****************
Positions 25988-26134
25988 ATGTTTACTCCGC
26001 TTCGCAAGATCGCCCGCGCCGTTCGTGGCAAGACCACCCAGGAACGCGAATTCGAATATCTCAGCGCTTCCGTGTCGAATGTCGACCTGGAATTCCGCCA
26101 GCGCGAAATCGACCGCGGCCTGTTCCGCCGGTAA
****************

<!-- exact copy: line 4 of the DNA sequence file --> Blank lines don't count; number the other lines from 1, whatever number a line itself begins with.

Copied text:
26101 GCGCGAAATCGACCGCGGCCTGTTCCGCCGGTAA